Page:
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Format: Paperback
I don't know quite where to start when writing a review of this book. Even though I had seen the movie and so knew more or less how the story would unfold (or thought I did), I still couldn't put the book down. The Washington Post said that "James M. Cain is the poet of the hard-boiled school of the American novel," and that compliment is well deserved. I was immediately drawn into the story and stayed completely absorbed until the last page. As others have mentioned, the book is much darker than the movie, and more complex as well. I went back and read the last chapter over a few times just to savor the ending again. The first time it was so startling that I couldn't quite believe what I had read. This is just one example of the power of Cain's writing. It's simply remarkable.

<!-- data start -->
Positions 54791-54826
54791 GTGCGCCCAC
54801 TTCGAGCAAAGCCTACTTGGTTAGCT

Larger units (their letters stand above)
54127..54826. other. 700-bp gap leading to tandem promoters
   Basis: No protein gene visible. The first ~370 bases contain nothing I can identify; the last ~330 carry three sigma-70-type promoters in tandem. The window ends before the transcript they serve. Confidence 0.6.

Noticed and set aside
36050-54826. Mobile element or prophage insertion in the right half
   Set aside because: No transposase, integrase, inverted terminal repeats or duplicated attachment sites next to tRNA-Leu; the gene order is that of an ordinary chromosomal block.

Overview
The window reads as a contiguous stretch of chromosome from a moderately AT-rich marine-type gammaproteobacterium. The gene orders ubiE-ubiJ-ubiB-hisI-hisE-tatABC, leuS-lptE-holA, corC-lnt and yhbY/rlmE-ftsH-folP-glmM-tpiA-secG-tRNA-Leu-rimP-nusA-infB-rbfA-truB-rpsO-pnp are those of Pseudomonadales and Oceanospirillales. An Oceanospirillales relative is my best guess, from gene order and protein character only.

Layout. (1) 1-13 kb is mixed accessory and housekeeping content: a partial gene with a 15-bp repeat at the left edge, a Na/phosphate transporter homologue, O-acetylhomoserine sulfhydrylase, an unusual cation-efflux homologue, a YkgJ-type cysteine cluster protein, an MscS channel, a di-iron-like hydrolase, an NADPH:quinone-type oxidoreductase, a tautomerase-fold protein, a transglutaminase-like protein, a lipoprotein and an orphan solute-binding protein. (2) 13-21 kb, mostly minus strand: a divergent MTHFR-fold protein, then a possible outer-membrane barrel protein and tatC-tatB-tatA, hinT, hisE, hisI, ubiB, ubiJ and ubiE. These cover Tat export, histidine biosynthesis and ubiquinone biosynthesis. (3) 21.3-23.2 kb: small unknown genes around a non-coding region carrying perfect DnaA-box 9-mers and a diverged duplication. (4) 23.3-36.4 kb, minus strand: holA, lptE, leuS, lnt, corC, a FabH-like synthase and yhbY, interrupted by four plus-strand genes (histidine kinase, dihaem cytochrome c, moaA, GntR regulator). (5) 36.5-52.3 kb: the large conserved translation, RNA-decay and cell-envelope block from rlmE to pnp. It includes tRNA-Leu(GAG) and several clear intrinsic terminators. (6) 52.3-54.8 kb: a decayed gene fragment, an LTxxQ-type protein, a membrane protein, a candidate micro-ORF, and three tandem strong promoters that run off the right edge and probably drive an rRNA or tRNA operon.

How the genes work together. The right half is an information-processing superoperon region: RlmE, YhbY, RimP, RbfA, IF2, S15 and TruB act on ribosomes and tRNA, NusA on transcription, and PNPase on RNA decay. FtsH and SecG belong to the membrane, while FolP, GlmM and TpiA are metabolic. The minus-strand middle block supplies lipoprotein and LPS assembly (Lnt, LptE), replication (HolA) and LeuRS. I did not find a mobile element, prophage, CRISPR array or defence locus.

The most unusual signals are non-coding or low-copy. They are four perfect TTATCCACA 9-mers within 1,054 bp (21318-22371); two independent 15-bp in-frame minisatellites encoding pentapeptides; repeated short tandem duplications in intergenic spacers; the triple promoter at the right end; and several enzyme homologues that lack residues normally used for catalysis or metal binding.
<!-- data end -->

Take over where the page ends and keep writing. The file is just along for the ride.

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Format: Paperback
This is a classic story of a family destroyed and a mother's attempt to shield her daughter. Left financially insecure after a divorce, Mildred experiences the American dream and builds up a successful business of her own. Her happiness is marred by her cheating second husband and a rebellious daughter. The situation worsens until the climax and Mildred must then choose between herself and her daughter.
Always suspenseful and engaging, the characters in Mildred Pierce are very down to earth and believable. Although I am French and not American, I could identify with Mildred, her hopes and her fears.
This is a great book and highly entertaining.